Applied linear algebra and linear dynamical systems with applications to circuits, signal processing, communications, and control systems. Topics: least-squares approximations of over-determined equations, and least-norm solutions of underdetermined equations. Symmetric matrices, matrix norm, and singular-value decomposition. Eigenvalues, left and right eigenvectors, with dynamical interpretation. Matrix exponential, stability, and asymptotic behavior. Multi-input/multi-output systems, impulse and step matrices; convolution and transfer-matrix descriptions. Control, reachability, and state transfer; observability and least-squares state estimation. Prerequisites: Linear algebra and matrices as in EE 103 or MATH 104; ordinary differential equations and Laplace transforms as in EE 102B or CME 102.
Terms: Aut, Sum | Units: 3 | Grading: Letter or Credit/No Credit

EE 264: Digital Signal Processing

Digital signal processing (DSP) techniques and design of DSP applications. Topics include: discrete-time random signals; sampling and multi-rate systems; oversampling and quantization in A-to-D conversion; properties of LTI systems; quantization in fixed-point implementations of filters; digital filter design; discrete Fourier Transform and FFT; and spectrum analysis using the DFT and parametric signal modeling. The course also covers applications of DSP in areas such as speech, audio and communication systems. The optional (1 extra credit hour) lab provides a hands-on opportunity to explore the application of DSP theory to practical real-time applications in an embedded processing platform. See ee264.stanford.edu for more information. Prerequisite: EE 102A and EE 102B or equivalent, basic programming skills (Matlab and C++)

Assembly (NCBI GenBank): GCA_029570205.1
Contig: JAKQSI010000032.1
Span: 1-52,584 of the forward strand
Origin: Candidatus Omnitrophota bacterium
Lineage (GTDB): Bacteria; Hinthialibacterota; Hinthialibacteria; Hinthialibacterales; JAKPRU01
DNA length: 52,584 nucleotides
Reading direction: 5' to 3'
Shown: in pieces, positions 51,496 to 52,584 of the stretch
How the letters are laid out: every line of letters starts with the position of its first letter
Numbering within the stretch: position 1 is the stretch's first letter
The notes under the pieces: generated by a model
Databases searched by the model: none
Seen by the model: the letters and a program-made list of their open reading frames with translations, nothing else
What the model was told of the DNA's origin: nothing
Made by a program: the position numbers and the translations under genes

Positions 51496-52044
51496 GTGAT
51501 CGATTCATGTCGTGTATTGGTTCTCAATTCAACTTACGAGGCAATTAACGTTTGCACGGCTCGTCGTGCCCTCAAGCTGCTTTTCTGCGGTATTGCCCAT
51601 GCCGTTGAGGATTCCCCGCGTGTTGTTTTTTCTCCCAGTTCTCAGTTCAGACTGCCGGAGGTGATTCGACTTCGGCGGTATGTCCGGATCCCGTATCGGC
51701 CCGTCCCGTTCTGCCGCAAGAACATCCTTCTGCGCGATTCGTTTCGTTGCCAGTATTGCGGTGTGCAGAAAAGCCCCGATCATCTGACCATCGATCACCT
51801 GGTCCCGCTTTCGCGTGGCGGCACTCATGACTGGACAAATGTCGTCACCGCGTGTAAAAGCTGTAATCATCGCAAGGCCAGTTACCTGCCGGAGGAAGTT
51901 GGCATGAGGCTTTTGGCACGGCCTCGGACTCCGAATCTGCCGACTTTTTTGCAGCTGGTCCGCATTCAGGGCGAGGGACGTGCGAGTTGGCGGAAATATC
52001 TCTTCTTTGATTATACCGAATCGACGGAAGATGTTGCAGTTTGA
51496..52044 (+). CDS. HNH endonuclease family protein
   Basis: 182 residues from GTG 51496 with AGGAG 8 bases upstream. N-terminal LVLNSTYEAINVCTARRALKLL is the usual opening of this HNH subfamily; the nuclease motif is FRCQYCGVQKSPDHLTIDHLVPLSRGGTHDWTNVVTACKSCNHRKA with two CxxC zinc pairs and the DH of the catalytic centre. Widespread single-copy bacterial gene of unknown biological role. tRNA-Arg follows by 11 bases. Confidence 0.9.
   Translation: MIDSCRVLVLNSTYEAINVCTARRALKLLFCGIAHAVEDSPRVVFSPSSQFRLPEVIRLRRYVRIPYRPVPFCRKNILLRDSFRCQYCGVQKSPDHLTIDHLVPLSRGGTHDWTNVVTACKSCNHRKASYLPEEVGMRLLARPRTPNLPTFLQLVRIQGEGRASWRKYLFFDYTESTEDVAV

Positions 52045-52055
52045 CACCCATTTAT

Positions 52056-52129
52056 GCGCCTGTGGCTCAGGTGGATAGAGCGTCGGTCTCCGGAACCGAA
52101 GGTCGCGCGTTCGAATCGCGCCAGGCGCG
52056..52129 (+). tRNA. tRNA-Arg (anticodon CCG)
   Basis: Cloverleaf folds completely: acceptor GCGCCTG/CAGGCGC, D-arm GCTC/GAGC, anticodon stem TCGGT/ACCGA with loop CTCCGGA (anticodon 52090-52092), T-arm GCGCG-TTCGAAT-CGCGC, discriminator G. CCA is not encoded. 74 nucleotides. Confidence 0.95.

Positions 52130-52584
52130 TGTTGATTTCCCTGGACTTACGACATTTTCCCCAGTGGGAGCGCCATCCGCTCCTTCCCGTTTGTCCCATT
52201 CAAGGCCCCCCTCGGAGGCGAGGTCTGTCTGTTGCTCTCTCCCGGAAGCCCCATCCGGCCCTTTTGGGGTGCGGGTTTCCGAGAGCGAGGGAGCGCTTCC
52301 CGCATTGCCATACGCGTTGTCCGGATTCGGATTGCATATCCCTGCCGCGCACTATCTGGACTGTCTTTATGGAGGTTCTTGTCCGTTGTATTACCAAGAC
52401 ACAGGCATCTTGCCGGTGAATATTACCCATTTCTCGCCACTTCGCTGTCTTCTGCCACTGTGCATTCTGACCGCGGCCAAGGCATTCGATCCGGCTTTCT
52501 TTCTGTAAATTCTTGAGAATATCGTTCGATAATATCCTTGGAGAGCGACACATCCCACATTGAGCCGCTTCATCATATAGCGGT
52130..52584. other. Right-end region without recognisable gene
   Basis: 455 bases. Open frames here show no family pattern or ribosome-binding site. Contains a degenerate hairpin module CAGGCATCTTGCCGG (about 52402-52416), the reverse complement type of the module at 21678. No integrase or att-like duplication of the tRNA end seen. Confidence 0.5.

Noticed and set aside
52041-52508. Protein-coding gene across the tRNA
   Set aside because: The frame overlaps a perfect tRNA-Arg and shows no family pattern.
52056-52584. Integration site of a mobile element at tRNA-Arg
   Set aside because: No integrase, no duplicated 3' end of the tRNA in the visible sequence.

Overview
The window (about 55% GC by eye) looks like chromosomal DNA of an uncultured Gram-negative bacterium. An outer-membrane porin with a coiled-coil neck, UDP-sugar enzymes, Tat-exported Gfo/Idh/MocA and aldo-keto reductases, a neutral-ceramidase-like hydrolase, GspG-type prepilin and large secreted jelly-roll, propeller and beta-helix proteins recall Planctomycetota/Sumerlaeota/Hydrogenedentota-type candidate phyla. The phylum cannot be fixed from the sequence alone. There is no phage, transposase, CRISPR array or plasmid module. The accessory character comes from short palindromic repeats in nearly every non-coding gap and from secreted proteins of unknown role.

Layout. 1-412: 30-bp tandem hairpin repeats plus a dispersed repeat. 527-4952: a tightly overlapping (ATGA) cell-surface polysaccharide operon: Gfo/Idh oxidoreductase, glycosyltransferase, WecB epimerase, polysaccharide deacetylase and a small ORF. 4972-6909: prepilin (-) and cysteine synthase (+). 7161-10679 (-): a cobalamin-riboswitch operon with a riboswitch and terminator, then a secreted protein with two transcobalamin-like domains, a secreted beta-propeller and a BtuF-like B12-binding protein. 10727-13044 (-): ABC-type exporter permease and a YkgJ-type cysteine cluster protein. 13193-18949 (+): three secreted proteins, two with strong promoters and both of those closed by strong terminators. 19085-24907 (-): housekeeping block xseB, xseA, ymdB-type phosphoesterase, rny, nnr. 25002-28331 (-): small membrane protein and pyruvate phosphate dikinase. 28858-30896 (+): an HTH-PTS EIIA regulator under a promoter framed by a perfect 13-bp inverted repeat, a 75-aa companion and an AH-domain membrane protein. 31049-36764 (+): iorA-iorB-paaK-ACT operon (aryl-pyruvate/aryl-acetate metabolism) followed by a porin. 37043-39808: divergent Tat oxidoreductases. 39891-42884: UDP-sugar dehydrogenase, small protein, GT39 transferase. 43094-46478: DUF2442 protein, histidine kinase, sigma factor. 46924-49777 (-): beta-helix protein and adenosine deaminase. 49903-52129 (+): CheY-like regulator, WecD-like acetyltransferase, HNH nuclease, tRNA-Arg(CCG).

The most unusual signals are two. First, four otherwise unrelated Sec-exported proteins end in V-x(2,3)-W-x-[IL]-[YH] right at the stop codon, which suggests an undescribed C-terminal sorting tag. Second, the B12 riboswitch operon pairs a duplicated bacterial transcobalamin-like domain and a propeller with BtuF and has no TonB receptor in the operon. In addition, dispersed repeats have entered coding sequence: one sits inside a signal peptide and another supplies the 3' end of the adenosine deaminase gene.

Terms: Win, Sum | Units: 3-4 | Grading: Letter or Credit/No Credit

EE 278: Introduction to Statistical Signal Processing

Review of basic probability and random variables. Random vectors and processes; convergence and limit theorems; IID, independent increment, Markov, and Gaussian random processes; stationary random processes; autocorrelation and power spectral density; mean square error estimation, detection, and linear estimation. Formerly EE 278B. Prerequisites: EE178 and linear systems and Fourier transforms at the level of EE102A,B or EE261.
Terms: Aut, Sum | Units: 3 | Grading: Letter or Credit/No Credit